Today I learned that a friend from college passed away in a car crash over the weekend. Ian was one of those guys that I always just knew: we were placed in the same small freshman dorm and I can’t remember a day of college that I did not consider Ian Burgin a friend. He and I were cut from very different trees. I liked to play the part of the Southern belle, walking around the Vermont campus in my heels, and if there was snow, I most likely fell into it (while wearing snow boots, lest you think I’m too crazy). Ian, on the other hand, was from northwestern Massachusetts, not too far down the road from Middlebury. He was fond of the outdoors and plaid, studied Environmental sciences, and, I was convinced, was going to have some fabulous impact within the realm of sustainability. Where I spent many months holding my breath when the smell of manure began to waft its way through the state, Ian inhaled deeply, saying it reminded him of home.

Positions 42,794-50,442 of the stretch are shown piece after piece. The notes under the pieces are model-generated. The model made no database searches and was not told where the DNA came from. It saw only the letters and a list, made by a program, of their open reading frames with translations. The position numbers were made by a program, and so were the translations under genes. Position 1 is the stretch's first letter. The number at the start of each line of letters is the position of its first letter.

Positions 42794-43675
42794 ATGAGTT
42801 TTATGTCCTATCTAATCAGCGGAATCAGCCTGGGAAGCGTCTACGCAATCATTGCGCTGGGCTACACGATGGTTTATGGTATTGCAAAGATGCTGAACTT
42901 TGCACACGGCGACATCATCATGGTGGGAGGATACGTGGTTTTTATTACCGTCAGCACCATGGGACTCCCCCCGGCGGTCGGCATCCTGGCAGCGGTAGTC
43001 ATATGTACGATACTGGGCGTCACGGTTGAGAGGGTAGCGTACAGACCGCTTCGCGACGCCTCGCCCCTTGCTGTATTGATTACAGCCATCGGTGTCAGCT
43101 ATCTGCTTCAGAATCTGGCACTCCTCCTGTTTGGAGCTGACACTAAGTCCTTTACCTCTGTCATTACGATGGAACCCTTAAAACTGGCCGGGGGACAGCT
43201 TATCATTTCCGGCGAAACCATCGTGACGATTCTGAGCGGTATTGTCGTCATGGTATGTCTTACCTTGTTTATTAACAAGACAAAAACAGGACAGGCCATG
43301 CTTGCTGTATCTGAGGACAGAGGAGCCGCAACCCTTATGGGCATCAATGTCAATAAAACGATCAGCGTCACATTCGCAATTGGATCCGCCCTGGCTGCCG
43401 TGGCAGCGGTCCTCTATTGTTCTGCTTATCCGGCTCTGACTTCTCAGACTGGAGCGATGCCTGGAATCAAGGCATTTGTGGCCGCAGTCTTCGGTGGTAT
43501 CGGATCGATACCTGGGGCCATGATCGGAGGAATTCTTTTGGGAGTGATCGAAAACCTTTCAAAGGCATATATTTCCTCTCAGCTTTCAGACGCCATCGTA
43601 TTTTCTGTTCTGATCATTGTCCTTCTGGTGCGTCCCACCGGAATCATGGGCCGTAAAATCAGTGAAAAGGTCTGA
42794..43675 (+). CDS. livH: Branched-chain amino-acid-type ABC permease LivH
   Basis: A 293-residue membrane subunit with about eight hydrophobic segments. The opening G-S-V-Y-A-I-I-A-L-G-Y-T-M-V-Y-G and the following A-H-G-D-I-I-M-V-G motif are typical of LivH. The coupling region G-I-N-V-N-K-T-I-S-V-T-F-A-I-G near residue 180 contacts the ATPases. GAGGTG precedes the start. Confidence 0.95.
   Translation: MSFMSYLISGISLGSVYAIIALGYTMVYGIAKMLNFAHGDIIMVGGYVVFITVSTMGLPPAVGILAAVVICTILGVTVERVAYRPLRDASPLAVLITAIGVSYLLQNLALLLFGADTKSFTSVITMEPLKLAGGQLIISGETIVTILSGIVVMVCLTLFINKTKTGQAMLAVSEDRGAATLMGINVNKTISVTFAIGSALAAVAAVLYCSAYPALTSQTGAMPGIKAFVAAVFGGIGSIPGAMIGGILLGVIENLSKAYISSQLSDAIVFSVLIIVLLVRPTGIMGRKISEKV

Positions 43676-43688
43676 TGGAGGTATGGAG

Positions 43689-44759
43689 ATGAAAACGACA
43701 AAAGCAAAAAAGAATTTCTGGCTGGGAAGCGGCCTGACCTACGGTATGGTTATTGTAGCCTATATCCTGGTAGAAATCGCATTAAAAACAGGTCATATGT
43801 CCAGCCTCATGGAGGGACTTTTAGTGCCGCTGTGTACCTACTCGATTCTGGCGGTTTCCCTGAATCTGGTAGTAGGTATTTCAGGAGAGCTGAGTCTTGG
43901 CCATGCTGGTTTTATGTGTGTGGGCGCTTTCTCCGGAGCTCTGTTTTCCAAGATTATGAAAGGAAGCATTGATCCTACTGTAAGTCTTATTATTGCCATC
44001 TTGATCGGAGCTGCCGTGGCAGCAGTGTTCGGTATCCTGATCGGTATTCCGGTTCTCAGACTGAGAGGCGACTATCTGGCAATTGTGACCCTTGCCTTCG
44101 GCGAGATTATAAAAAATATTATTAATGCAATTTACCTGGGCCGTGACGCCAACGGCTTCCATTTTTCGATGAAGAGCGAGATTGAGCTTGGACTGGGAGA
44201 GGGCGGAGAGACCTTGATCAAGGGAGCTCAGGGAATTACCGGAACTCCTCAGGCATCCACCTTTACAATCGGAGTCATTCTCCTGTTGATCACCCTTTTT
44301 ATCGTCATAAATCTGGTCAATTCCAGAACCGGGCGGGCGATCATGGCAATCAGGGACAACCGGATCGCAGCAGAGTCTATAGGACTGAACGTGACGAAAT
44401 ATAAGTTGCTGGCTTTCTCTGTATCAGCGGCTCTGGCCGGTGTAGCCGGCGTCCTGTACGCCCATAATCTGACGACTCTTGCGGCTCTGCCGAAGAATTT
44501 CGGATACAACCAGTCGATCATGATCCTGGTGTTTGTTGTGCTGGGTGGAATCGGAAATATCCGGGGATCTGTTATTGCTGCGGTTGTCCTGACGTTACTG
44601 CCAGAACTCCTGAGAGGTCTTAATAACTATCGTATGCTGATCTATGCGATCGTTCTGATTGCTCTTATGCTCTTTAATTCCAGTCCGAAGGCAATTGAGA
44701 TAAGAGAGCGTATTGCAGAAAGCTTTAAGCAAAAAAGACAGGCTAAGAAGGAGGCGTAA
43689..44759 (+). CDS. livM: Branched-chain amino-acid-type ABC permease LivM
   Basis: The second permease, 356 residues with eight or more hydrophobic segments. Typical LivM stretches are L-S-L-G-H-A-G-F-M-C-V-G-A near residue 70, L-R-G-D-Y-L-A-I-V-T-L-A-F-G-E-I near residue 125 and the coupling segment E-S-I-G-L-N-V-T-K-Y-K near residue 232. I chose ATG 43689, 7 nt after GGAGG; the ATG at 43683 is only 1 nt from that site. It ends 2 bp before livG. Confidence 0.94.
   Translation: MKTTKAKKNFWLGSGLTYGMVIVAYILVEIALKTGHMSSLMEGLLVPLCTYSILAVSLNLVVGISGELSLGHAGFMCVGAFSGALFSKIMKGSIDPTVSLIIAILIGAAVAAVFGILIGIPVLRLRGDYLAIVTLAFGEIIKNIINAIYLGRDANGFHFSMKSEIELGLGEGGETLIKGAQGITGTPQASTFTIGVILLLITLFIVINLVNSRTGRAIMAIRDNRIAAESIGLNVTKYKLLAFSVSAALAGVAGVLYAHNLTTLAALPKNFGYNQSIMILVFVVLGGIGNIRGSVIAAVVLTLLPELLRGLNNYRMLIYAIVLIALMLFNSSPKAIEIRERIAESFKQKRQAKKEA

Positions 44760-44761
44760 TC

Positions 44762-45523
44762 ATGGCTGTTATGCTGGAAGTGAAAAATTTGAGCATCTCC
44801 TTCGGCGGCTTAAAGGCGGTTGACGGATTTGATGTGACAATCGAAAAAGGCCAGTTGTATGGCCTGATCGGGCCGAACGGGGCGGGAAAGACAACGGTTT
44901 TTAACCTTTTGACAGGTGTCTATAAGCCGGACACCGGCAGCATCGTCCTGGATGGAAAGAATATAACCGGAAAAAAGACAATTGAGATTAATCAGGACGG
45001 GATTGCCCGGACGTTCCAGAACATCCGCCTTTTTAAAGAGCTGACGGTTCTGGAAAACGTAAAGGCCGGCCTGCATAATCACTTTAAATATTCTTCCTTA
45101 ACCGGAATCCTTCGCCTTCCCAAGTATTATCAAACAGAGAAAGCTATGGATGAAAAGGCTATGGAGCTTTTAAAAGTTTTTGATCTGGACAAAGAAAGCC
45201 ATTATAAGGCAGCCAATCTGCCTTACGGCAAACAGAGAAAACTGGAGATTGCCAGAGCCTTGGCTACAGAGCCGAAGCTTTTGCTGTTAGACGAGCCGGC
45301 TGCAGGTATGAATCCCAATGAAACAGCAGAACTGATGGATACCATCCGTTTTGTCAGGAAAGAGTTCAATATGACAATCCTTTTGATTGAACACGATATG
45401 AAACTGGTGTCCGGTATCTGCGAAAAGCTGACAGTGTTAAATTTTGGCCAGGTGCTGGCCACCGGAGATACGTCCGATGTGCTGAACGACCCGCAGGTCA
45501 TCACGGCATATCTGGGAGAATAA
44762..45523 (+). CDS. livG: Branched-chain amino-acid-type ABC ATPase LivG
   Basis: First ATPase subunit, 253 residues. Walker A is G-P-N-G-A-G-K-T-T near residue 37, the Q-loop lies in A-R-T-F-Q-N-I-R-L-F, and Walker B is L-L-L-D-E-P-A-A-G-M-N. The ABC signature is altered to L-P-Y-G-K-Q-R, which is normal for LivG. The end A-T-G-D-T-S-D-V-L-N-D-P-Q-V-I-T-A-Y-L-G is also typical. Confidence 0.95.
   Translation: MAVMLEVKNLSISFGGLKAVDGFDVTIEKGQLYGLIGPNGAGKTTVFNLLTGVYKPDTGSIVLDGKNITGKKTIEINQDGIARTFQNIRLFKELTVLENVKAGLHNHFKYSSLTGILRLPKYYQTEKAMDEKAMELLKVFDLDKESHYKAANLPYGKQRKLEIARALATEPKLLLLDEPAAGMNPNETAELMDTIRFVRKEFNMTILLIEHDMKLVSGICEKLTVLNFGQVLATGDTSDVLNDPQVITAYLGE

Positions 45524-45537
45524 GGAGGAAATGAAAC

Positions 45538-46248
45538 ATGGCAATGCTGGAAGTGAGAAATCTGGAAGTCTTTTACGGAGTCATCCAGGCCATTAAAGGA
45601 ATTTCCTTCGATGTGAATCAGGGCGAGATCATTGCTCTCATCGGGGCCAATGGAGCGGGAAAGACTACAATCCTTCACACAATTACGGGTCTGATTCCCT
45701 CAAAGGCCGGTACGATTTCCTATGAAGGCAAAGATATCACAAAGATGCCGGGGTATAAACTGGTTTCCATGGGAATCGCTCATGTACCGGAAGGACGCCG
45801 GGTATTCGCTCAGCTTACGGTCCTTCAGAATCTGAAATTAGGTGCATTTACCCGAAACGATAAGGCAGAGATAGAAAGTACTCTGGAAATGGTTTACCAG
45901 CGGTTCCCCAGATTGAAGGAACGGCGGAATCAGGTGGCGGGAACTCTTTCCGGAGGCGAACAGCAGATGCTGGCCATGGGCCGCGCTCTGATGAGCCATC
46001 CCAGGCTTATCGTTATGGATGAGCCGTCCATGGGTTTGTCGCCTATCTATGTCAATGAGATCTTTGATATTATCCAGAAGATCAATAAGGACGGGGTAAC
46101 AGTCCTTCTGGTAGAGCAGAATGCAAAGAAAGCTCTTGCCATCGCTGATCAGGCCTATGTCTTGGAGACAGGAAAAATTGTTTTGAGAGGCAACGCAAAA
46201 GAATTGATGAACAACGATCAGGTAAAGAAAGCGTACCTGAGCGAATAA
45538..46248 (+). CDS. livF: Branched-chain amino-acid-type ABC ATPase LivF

Despite our differences, I loved the person Ian was and I always enjoyed his company. He was a wonderful person, so genuinely good, and good to talk to. One of my favorite memories of him is a recurring one: breakfast in Atwater dining hall. Always mindful of health and fitness, he started every day with a balanced meal, which included hard-boiled eggs. He would carefully peel the shell, separate the white from the yolk, and, leaving the latter on his plate, eat the protein-rich and cholesterol-free egg white, without seasoning. I was appalled. How can you eat that without the yummy goodness of the fatty yolk…and no salt?, I asked him throughout our first year. It just didn’t seem worth it to me. Ian, however, was more concerned with the healthful benefits of the egg over its flavor.